Take my college student curtains, for example. When I lived on campus at Duke, I found it hard to sleep at night because of how bright the lights were outside, but I could not install curtains because it would damage the wall. Instead, I made curtains by putting an extendable shower rod on some command hooks, which was not only cheaper than normal curtains, but also easier and faster to install and remove. Assuming that no one else has tried to make such an interesting curtain before, I could have invented a college-student-friendly curtain. However, because I made these curtains with the sole purpose of improving my own sleep, these curtains would not be considered social innovation. Even if I sold my design to other Duke students who struggled with sleeping well, my curtains would not count as social innovation because of my own motivations to make a profit. Social innovation would be if I created my curtains with the intention of helping low-income individuals obtain quick, inexpensive, and reusable curtains to improve their sleep and overall health. Thus to me, social innovation means improvements in processes and products that create lasting change in our society for purposes outside of one’s self-interest.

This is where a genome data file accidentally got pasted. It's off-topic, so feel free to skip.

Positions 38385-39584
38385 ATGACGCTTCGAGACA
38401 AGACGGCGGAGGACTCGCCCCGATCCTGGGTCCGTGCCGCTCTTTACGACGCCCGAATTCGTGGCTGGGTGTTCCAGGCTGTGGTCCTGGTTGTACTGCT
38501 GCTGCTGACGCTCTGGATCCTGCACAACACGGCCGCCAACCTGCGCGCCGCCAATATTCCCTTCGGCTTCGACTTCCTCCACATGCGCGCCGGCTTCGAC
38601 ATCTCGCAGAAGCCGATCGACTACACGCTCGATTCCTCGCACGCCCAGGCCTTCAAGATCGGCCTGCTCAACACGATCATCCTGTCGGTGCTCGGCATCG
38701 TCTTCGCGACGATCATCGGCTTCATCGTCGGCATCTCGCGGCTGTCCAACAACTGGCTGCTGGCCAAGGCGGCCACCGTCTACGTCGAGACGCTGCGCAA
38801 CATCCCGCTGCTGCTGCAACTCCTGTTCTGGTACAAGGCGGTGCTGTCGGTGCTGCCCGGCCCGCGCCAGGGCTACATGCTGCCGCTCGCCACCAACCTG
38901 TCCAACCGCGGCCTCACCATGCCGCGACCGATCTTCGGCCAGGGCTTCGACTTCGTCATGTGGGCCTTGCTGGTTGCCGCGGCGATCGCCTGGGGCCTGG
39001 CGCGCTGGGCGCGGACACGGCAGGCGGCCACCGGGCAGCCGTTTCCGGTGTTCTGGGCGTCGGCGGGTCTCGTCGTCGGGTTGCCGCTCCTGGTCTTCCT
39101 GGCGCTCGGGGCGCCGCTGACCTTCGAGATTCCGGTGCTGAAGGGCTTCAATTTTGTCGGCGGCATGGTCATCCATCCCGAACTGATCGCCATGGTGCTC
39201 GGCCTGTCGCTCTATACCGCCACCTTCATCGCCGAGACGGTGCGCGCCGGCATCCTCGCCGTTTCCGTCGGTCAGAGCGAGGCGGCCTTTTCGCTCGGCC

In this way, social innovation encourages us to grow together as we strive for a better future, especially during this time of rising individualism and fierce competition. I believe TechTown is an amazing example of such social innovation. Not only do they provide amazing resources and expert advice to local business owners for free, but they are also dedicated to improving equity and building a strong community of entrepreneurs. TechTown alumni have repeatedly expressed in our interviews that TechTown’s programs are one-of-a-kind and are gold mines for connections and information. Because of this, I am very excited to be working with TechTown to help improve their incredible services, and through this experience I hope to learn more about social innovation and its potential to change my world.